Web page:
Where has the Joy gone?
Where has life’s sweetness fled?
Why do we feel so lost or abandoned when we have so much?
Going back in time, we find examples aplenty of joy-deprived folks,
Piles and piles of grieving souls from the dawn of humanity.
Joy was brief in olden days but stretched-out sadness was common.
The privileged few at the top of life’s pyramid savored pleasure of every sort,
The others down below had life but no joy.
Before the horrors of the Great Revolution over there, Marie-Antoinette, the Austrian princess, who had more than enough in every sense, said to the court,
“Let them eat cake,” or “Qu’ils mangent de la brioche,” about the starving Parisian masses.
Their Joy was taken by force and was never really given back by post-monarchical regimes for some time.
We should all be vigilant when politicizing our future dreams, right or left. William Butler Yates warned us that “the centre will not hold,” that society’s core is soft under pressure from a disjointed populace.
Long after heads tumbled grotesquely at the Place de la Concorde because the people were joyless and murderous;
Like the sanguinary zealots at the birth of modern France,
Dangerous rebels fueled by rage without a plausible cause,
A tinder-box waiting for the match to strike,
To avoid this lurking uprising, we are advised to see a shrink or a mood lifter or
Take another pill that has just been FDA-approved so Big Pharma tells us in media ads
To bring sunshine to minds lacking the right hormonal balance.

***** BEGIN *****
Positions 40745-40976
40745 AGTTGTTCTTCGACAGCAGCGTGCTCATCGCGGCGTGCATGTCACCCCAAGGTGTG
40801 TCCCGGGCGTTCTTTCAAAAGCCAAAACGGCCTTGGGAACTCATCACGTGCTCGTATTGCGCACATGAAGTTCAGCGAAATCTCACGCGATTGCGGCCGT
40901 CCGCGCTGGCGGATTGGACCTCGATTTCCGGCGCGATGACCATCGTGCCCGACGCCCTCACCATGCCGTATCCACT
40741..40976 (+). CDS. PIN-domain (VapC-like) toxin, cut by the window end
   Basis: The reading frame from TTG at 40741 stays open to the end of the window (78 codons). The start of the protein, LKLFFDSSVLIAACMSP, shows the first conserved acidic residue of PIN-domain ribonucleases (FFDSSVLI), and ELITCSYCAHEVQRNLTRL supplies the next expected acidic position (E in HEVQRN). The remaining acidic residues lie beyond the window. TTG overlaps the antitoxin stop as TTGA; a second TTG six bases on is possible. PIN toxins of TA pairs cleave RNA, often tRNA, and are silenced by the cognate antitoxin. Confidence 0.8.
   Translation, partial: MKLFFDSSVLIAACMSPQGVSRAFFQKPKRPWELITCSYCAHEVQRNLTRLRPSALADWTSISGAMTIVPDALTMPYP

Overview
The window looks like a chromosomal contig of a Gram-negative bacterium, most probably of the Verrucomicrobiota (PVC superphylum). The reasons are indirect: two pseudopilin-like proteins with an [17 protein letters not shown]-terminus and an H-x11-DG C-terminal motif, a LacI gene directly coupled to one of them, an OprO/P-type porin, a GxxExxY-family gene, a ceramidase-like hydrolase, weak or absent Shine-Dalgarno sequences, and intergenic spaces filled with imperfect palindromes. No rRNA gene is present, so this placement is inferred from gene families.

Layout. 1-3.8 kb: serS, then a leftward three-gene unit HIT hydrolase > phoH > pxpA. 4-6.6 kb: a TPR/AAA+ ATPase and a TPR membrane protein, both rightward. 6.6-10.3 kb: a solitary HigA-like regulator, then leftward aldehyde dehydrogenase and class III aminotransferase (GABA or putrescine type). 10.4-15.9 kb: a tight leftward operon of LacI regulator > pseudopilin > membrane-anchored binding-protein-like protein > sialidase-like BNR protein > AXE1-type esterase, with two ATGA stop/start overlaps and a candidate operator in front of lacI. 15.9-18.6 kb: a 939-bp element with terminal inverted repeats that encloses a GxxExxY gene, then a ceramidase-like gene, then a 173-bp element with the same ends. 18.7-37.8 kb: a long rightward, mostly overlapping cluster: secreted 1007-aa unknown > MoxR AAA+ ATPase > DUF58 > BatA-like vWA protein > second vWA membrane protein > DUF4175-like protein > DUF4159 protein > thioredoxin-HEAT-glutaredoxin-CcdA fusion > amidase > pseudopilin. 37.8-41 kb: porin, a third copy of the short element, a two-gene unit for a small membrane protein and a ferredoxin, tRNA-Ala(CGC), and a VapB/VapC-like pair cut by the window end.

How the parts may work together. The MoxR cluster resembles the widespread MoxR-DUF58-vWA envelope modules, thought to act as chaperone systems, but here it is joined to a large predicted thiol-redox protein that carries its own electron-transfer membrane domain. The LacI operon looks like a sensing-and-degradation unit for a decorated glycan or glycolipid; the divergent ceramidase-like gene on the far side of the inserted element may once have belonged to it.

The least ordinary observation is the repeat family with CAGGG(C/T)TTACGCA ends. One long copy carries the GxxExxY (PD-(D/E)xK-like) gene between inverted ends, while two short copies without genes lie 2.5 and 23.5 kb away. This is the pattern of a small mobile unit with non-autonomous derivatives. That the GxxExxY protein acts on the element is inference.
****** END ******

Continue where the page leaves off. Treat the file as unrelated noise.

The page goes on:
Pundits, who say they know, offer us learned advice at every turn:
By all means, sleep better, go outside more, meet face to face with folks of a similar nature, run an extra mile,
Be affable when every fiber says turn inward to seek an answer.
At the corner store we can now buy mainline cannabis that will dull our senses: it’s only a few puffs away.
There are no super highs or lows to experience over time,
Weed or pot guarantees smooth sailing over choppy inner seas.
Only life’s middle ground or bland consciousness is there to feel.
The pain is mitigated but not resolved. It crouches patiently somewhere within and waits for the next turmoil to raise its head.
Where has our Joy gone? Somewhere else or maybe less far away than we think.
Having no one to talk to is bad, solitude is even worse. The feeling of isolation is a disease that lacks a pharmaceutical cure.
We can talk to the counter clerk, but not about esoteric things. We can chat with familiar faces but not about what really matters.
We can talk with or at people but it’s pretty unusual to have them listen. There are so many who go their way but don’t stop to look around or change their fixation on immediate things.
Age winnows our talk-buddies and that makes it hard to understand younger minds
Who talk with their thumbs in short bursts; no lengthy analyses, please. Characters are limited and things that happened way back then are not cool.
Where has the Joy gone? We need it back again because it has left us out of sync and lonesome as we try to find common ground with rising, impatient generations.
Blank faces in large crowds look past us and we are not there for them; we are invisible oldies who belong elsewhere.
We are elders, anonymous to hostile looks but not to ourselves, bodies on legs that move in the rivers of humanity up and down the urban canyons and wonder why we feel so bad at times.
Where has our Joy gone and why can’t we get it back?
Tick, tock, time is running out for all of us who once saw the glass half full some time ago.
Now we are afraid because we sense those crouching, hidden forces within will come to the surface and override cannabis and pills that make us stable.
For so many the morning sunlight is a warning signal, not the promise of a blessed, God-given day. If being in meetings or filling up the hours with minor tasks or even running some more won’t right the me-ship, then we go back to zero and try again?
Joy is there, somewhere, we just can’t find it right now.